Passport to Marrakech, Morocco

Posted August 18, 2016 by Nora Handsher

Morocco may be one of our favorite destinations for architecture and design inspiration. And no trip to our beloved Maroc is complete without a visit to the country’s famous city of Marrakech. Muse to many musicians, artists, and designers, this city offers delights around every corner. The maze-like streets (exaggerated in the souk) are filled with remarkable contrasts – bustling crowds and commerce with hidden, tranquil courtyards; grand and stately architecture surrounded by lemon and olive groves with the Atlas mountains as a backdrop; and a culture of centuries-old Berber customs with an international and modern flair. For all these reasons and more, we’ve fallen for the place.

GO during Spring. From March to May, temperatures should be in the 70s and 80s, ideal for exploration. The spring brings bright blossoms and light to the city, coloring the gardens and surrounding groves in vibrant hues.

STAY at the ultra chic boutique hotel El Fenn. The revamped former private riad now boasts 28 Instagram-worthy guest rooms and suites, tree-filled courtyards, a roof terrance, and a family of tortoises that call the hotel home. Centrally located (a five minute walk from Jemaa el-Fnaa, the city’s main square), El Fenn is the perfect respite. If you’re hiding from the hustle of the medina, lounge by one of the hotel’s marble-lined pools or curl up with a book in one of the interior lush gardens. Perhaps the most talked about hotel is the luxurious Hotel Mamounia. Open since 1923, the glamorous hotel embodies true Moroccan luxury and opulence. If you want to go big and spectacular with a lobby of is-that-person-famous, this is probably your spot. Even if you don’t stay here, make sure to visit their spa and opt for the traditional Moroccan hamam service. You won’t regret it.

EAT at Dar Marjana for a traditional riad restaurant experience. Its name means “rare pearl,” and for good reason. Be sure to try the mahia (fig liqueur) and lamb tagine. For a modern dining experience, head to Nomad for fresh salads and stunning terrace views. Cafe de la Poste will have you transported to the colonial Morocco of the 1920s. The menu is a collaboration between French and Moroccan chefs and serves as the perfect representation of melding cultures within Marrakech’s city walls. Be sure not to pass up a traditional Moroccan tea, whether you are buying rugs, visiting someone’s home, or checking into a hotel. The sweet mint tea may not please every palette, but it is an important piece of Morocco’s hospitable culture (and served in fun, ornate glasses).

PACK conservative clothing. Showing skin is a faux pas and it’s best to respect the more modest culture. Opt for long and flowing dresses like this March11 number we’re eyeing (Dodo Bar Or also offers stunners with a similar vibe). Tote a small crossbody bag to bring only necessities with you (we love this Mansur Gavriel gem available in wide range of colors). Unfortunately, pickpockets do exist in the crowded streets of the medina, so be vigilant. Marrakech is a desert climate, so we’re also packing our sunnies of-the-moment. Don’t forget to leave ample space in your luggage to bring home the treasures you find in the souk!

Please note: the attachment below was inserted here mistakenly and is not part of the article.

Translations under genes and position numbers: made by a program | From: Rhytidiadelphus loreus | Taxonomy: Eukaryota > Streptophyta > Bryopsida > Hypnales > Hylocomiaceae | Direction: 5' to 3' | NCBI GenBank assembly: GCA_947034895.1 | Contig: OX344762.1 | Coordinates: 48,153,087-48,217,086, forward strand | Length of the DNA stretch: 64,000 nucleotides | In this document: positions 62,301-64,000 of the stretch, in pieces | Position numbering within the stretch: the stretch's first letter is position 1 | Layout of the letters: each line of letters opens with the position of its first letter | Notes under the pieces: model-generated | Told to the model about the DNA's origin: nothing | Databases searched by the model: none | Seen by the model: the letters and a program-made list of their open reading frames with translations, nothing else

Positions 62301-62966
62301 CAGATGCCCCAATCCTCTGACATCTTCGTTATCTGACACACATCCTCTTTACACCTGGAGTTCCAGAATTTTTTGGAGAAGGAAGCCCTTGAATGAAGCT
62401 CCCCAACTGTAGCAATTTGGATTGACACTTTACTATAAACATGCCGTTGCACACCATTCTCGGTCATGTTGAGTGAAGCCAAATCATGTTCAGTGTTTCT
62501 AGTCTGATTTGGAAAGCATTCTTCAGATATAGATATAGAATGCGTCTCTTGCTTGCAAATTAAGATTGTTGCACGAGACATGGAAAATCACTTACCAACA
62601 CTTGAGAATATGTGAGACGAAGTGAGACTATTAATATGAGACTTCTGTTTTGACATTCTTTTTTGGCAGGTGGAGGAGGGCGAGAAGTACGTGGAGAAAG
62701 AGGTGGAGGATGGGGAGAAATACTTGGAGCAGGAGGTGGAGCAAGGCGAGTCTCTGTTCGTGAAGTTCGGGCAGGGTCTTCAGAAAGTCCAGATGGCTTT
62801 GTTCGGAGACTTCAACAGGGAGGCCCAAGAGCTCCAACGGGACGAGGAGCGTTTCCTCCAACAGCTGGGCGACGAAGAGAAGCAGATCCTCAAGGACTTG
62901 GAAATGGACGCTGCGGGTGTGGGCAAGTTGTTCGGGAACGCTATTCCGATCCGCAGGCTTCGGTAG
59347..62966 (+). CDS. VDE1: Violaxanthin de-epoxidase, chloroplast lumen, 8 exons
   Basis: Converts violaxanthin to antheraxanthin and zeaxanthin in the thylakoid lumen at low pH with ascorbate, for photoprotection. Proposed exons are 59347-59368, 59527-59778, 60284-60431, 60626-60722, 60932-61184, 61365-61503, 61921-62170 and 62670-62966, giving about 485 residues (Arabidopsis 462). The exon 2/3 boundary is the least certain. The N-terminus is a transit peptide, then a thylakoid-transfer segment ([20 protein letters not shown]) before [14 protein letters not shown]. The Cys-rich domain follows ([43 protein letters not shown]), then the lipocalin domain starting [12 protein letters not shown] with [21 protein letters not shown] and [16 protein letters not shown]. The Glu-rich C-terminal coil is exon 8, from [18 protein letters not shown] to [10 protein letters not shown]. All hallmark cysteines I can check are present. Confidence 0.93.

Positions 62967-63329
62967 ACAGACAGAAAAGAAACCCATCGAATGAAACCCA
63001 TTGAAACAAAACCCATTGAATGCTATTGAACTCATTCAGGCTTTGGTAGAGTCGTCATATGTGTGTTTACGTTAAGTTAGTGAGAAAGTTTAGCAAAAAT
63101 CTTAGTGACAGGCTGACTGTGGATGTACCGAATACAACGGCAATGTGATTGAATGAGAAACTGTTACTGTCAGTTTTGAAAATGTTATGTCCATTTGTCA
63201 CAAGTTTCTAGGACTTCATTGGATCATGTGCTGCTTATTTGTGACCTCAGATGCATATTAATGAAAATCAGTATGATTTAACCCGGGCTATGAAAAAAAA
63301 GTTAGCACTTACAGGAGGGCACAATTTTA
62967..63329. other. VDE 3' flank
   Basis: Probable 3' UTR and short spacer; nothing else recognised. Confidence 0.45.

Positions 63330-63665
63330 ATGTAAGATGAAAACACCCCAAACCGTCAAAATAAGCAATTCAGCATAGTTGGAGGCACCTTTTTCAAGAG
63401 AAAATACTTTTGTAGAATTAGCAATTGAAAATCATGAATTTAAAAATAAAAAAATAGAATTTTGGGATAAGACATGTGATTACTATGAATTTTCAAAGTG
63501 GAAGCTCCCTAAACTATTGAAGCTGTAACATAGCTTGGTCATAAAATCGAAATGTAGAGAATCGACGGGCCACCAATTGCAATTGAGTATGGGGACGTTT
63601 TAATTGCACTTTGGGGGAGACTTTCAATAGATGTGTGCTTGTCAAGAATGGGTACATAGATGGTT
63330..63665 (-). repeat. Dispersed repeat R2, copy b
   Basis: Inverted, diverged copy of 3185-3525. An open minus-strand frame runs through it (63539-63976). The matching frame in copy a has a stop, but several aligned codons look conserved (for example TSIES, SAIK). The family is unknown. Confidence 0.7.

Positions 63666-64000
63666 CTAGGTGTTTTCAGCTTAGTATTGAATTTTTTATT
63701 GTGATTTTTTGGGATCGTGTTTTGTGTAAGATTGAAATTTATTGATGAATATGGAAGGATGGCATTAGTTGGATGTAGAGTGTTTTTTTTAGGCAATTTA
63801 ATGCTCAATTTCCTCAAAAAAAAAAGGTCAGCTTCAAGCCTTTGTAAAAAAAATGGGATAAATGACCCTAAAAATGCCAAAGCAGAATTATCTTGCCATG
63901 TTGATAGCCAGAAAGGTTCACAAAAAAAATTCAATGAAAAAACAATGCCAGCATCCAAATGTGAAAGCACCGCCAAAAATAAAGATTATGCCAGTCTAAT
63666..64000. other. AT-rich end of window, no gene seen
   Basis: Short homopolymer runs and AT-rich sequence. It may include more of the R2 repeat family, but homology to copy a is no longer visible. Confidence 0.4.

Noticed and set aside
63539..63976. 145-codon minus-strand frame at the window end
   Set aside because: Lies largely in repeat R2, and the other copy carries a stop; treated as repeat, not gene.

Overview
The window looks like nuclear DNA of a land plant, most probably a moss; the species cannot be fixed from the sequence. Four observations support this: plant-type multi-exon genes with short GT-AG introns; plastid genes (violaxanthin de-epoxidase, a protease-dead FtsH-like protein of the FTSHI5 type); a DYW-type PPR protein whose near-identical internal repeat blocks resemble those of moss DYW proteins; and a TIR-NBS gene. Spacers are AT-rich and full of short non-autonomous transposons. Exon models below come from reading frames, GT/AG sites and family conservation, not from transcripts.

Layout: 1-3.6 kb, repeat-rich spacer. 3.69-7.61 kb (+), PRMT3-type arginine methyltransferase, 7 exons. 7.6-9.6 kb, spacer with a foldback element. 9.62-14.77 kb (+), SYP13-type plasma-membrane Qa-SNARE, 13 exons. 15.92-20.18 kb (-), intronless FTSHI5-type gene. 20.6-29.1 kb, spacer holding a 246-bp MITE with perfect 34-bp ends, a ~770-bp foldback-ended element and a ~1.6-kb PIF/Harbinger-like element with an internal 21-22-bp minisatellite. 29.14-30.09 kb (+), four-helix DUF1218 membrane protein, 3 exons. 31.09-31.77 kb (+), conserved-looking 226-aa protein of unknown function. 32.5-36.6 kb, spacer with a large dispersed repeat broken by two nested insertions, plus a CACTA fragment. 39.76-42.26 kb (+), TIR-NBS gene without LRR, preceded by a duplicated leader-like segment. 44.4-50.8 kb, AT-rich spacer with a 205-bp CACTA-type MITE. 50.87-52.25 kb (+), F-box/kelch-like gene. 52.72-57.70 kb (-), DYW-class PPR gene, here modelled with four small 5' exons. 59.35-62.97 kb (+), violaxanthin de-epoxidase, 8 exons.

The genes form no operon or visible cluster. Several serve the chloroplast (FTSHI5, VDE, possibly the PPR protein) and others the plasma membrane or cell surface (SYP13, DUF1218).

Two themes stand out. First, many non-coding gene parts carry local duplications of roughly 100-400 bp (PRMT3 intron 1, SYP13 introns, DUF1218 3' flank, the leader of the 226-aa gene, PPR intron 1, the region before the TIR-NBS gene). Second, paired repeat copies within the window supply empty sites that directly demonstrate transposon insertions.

SEE the Jardin Majorelle. This twelve acre botanical garden was owned by Yves Saint Laurent and served as inspiration for many of his collections. Don’t miss this magic oasis full of cacti, patterned tiles, and cobalt-painted walls. For a tour of the splendors of Moroccan architecture, do not miss the Ben Youssef Madrasa. It was once an Islamic college (built in the 14th century), and every inch of the structure is covered with beautiful tile patterns, stone and wood carvings, and inner patios that will take your breath away. And no trip to Marrakech is complete without a stroll around Jemaa el-Fnaa, the city’s main square, where you can find snake charmers, acrobats, magicians, musicians, and even dentists (although we don’t personally vet any dental procedures that happen there).

SHOP the souk. The labyrinth of walking streets and hallways is filled to the brim with stalls selling fruits, veggies, rugs, lamps, furniture, spices, leather, and various handicrafts. Although it may feel uncomfortable, negotiating is absolutely expected (you can do it!). We can’t get enough of local line Akbar Delights; their souk boutique is a don’t miss. Also, be sure to shop at Mustapha Blanoui’s Tresor des Nomades. The many rooms of this shop are stocked with rugs, furniture, and lamps – all set up in bold vignettes that will have you inspired to recreate your own little riad back at home.

READ The Caliph’s House by Tahir Shah. The enthralling novel follows a family on their move from London to Morocco and charts their journey, from the comical to the traumatic.

Ttreq ssalama!

Marrakesh is called The Red City for the red sandstone used to construct its walls

The delicious and colorful fare of Marrakech

Moroccan tea

The inner courtyard of the Ben Youssef Madrasa (once the site of a koranic school)

Every inch of this city is covered in beautiful architectural detail

The enchanting cactus grove in Yves Saint Laurent’s Jardin Majorelle

Entering the souk’s labyrinth of stalls is an unforgettable experience

Dried flowers and botanical remedies at the souk

Shopping for treasures

An artisan weaver at work on his loom

Want to bring a piece of Marrakech home?

Shop the Morocco Collection

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